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Physiology

Mice exposed to maternal androgen excess and diet-induced obesity have altered phosphorylation of catechol-O-methyltransferase in the placenta and fetal liver

International Journal of Obesity (2019) | Download Citation

Subjects

Abstract

Background/objectives

Maternal obesity together with androgen excess in mice negatively affects placental function and maternal and fetal liver function as demonstrated by increased triglyceride content with dysfunctional expression of enzymes and transcription factors involved in de novo lipogenesis and fat storage. To identify changes in molecular pathways that might promote diseases in adulthood, we performed a global proteomic analysis using a liquid-chromatography/mass-spectrometry system to investigate total and phosphorylated proteins in the placenta and fetal liver in a mouse model that combines maternal obesity with maternal androgen excess.

Methods

After ten weeks on a control diet (CD) or high fat/high sugar-diet, dams were mated with males fed the CD. Between gestational day (GD) 16.5 and GD 18.5, mice were injected with vehicle or dihydrotestosterone (DHT) and sacrificed at GD 18.5 prior to dissection of the placentas and fetal livers. Four pools of female placentas and fetal livers were subjected to a global proteomic analysis. Total and phosphorylated proteins were filtered by ANOVA q< 0.05, and this was followed by two-way ANOVA to determine the effect of maternal obesity and/or androgen exposure.

Results

In placenta, phosphorylated ATP-citrate synthase was decreased due to maternal obesity, and phosphorylated catechol-O-methyltransferase (COMT) was differentially expressed due to the interaction between maternal diet and DHT exposure. In fetal liver, five total proteins and 48 proteins phosphorylated in one or more sites, were differentially expressed due to maternal obesity or androgen excess. In fetal liver, phosphorylated COMT expression was higher in fetus exposed to maternal obesity.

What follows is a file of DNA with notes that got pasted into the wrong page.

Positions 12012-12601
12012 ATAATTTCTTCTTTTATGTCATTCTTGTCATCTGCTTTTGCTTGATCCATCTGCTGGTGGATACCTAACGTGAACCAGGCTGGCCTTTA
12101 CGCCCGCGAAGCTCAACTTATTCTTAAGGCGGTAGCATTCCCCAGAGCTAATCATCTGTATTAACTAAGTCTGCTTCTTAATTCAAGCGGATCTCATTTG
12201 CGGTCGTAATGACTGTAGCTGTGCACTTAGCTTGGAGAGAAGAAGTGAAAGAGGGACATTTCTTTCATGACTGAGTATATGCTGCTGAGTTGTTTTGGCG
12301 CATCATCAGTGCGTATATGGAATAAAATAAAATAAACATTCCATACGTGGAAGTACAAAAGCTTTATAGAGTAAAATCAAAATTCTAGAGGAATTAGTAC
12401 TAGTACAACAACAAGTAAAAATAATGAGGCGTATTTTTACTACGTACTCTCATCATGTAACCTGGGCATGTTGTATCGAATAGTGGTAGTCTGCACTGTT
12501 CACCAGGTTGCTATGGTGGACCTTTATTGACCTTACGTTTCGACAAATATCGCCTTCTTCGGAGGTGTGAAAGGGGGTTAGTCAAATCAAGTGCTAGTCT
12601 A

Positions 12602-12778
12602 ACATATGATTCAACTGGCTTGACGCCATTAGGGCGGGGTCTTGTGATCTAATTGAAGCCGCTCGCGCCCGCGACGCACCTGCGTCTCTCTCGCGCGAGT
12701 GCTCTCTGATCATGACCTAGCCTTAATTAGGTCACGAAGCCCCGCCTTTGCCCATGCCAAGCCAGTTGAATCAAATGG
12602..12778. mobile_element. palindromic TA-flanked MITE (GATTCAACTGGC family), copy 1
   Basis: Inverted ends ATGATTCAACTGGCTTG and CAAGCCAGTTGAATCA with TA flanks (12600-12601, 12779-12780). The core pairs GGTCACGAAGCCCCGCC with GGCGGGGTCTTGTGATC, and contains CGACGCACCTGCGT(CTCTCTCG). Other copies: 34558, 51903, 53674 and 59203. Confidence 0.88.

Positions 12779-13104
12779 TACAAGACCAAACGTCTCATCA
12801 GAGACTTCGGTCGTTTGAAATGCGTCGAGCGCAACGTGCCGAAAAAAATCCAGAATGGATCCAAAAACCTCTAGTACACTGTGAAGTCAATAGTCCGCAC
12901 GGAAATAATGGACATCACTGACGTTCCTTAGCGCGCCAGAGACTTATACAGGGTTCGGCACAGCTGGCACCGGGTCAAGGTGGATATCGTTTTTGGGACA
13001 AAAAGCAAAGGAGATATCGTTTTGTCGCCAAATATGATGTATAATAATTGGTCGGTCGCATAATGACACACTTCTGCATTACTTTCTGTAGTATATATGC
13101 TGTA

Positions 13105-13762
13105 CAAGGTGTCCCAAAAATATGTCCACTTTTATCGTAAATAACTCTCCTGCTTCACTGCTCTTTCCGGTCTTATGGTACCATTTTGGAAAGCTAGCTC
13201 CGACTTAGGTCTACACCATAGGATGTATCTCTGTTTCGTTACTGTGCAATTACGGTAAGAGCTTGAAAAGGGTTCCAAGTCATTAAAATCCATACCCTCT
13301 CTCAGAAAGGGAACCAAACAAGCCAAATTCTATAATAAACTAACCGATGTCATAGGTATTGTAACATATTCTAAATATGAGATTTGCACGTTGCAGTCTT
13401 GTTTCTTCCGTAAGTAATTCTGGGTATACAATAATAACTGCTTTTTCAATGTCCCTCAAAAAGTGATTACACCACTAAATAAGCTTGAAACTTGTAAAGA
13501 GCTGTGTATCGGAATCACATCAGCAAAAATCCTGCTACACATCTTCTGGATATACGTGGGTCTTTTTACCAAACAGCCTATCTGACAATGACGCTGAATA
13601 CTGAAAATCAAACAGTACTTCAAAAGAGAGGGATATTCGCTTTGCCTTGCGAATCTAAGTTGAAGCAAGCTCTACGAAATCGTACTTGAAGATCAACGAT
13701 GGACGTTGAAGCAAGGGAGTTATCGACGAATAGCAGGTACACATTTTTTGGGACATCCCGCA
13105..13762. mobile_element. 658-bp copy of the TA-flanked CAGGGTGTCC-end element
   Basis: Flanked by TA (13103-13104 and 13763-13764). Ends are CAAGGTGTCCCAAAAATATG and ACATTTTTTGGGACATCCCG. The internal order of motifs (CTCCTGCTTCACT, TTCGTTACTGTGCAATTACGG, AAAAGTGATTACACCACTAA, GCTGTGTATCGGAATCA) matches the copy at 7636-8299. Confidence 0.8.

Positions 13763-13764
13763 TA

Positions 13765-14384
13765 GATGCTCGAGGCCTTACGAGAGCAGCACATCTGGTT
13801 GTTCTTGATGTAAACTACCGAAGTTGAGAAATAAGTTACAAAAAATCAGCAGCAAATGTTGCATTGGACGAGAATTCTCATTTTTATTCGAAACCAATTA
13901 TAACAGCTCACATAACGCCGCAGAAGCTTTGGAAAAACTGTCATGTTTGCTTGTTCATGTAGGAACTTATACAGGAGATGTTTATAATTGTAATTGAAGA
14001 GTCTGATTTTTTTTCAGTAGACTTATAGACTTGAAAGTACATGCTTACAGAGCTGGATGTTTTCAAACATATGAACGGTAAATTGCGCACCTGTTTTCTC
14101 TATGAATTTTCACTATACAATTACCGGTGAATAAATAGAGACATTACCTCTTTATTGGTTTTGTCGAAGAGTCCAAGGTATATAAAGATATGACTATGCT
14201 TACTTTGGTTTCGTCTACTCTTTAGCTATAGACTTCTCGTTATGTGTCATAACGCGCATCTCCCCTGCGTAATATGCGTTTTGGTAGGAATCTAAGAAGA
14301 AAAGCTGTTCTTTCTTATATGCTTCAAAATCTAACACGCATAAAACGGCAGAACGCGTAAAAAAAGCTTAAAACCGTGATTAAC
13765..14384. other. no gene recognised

Conclusion

These results suggest a common regulatory mechanism of catecholamine metabolism in the placenta and the fetal liver as demonstrated by higher phosphorylated COMT expression in the placenta and fetal liver from animals exposed to diet-induced maternal obesity and lower expression of phosphorylated COMT in animals exposed to maternal androgen excess.

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Acknowledgements

Quantitative proteomic analysis and subsequent data analysis were performed at the Proteomics Core Facility at Sahlgrenska Academy, Gothenburg University. The Proteomics Core Facility is grateful to Inga-Britt and Arne Lundbergs Forskningsstiftelse for the donation of the Orbitrap Fusion Tribrid MS instrument. This work was supported by the Swedish Medical Research Council (Project No. 2014-2775 and 2018-02435), the Adlerbert Research Foundation, the Novo Nordisk Foundation (NNF17OC0026724), the Strategic Research Programme (SRP) in Diabetes at Karolinska Institutet, and the Regional agreement on medical training and clinical research (ALF) between Stockholm County Council and Karolinska Institutet (all to ESV). The funders had no role in the study design, data collection, data analysis, preparation of the manuscript, or the decision to publish.

Author information

Affiliations

  1. Department of Physiology and Pharmacology, Karolinska Institutet, Solna, Sweden

    • Romina Fornes
    • , Maria Manti
    • , Mattias Carlström
    •  & Elisabet Stener-Victorin
  2. Department of Physiology, Qiqihar Medical University, Qiqihar, China

    • Xiaojuan Qi
  3. Proteomics Core Facility, University of Gothenburg, Gothenburg, Sweden

    • Egor Vorontsov
    •  & Carina Sihlbom
  4. Department of Physiology, Sahlgrenska Academy, University of Gothenburg, Gothenburg, Sweden

    • Jenny Nyström
    •  & Anna Benrick
  5. Department of Pharmacology, Sahlgrenska Academy, University of Gothenburg, Gothenburg, Sweden

    • Elisabet Jerlhag
  6. Endocrinology and Metabolism, Faculty of Medicine, West division, University of Chile, Santiago, Chile

    • Manuel Maliqueo
  7. Division of Obstetrics and Gynecology, Karolinska University Hospital, Solna, Sweden

    • Angelica Lindén Hirschberg
  8. School of Health and Education, University of Skövde, Skövde, Sweden

    • Anna Benrick

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Conflict of interest

The authors declare that they have no conflict of interest.

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Correspondence to Elisabet Stener-Victorin.

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DOI

https://doi.org/10.1038/s41366-018-0314-8